Nine Nights of the Goddess explores the festival of Navaratri—alternatively called Navaratra, Mahanavami, Durga Puja, Dasara, and/or Dassain—which lasts for nine nights and ends with a celebration called Vijayadasami, or ‘the tenth (day) of victory’. Celebrated in both massive public venues and in small, private domestic spaces, Navaratri is one of the most important and ubiquitous festivals in South Asia and wherever South Asians have settled. These festivals share many elements, including the goddess, royal power, the killing of demons, and the worship of young girls and married women, but their interpretation and performance vary widely. This interdisciplinary collection of essays investigates Navaratri in its many manifestations and across historical periods, including celebrations in West Bengal, Odisha, Karnataka, Maharashtra, Tamil Nadu, Uttar Pradesh, and Nepal. Collectively, the essays consider the role of the festival’s contextual specificity and continental ubiquity as a central component for understanding South Asian religious life, as well as how it shapes and is shaped by political patronage, economic development, and social status.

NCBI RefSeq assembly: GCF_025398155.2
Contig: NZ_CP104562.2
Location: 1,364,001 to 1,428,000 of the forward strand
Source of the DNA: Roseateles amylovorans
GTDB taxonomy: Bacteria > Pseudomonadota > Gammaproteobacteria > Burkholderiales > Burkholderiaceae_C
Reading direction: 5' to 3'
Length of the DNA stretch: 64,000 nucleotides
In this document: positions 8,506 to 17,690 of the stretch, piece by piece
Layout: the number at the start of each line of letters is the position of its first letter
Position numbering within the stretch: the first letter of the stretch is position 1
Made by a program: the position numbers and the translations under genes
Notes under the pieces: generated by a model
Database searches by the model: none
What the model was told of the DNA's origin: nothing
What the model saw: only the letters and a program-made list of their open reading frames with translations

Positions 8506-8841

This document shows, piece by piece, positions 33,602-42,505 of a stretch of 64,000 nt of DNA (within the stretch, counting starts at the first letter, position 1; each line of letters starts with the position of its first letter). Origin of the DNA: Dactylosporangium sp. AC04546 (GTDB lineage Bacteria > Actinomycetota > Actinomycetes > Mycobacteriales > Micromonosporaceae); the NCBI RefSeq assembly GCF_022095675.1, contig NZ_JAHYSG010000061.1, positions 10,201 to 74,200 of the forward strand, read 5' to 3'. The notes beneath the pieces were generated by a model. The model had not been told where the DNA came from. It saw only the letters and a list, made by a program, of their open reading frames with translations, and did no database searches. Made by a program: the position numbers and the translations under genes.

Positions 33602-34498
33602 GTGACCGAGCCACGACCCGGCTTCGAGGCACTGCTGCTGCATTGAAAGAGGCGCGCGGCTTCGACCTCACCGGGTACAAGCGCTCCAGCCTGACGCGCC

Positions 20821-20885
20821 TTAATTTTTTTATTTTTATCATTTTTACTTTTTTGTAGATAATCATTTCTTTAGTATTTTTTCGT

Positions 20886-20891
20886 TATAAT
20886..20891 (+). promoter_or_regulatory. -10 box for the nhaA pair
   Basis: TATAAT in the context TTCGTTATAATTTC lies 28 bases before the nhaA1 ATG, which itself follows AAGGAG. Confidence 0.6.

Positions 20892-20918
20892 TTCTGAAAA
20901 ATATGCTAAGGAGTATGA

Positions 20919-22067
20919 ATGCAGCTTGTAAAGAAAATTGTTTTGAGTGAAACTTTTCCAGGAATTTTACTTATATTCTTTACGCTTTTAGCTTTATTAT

Outside of the narratives that tell the deeds of the Goddess, Navaratri is perhaps most connected with the story of Rama within the popular imagination of its celebrants.
As the epic story goes, Rama, the erstwhile prince of Ayodhya, was engaged in a long and difficult battle with Ravana, the demon-king of Lanka who had abducted his wife, Sita, and held her captive. Finding his adversary not easily vanquished, Rama performed puja to the goddess Durga. The Goddess, pleased with his worship since it was Navaratri, appeared and granted him victory over his foe. With the boon from the Goddess, Rama was able to defeat Ravana on Vijayadasami.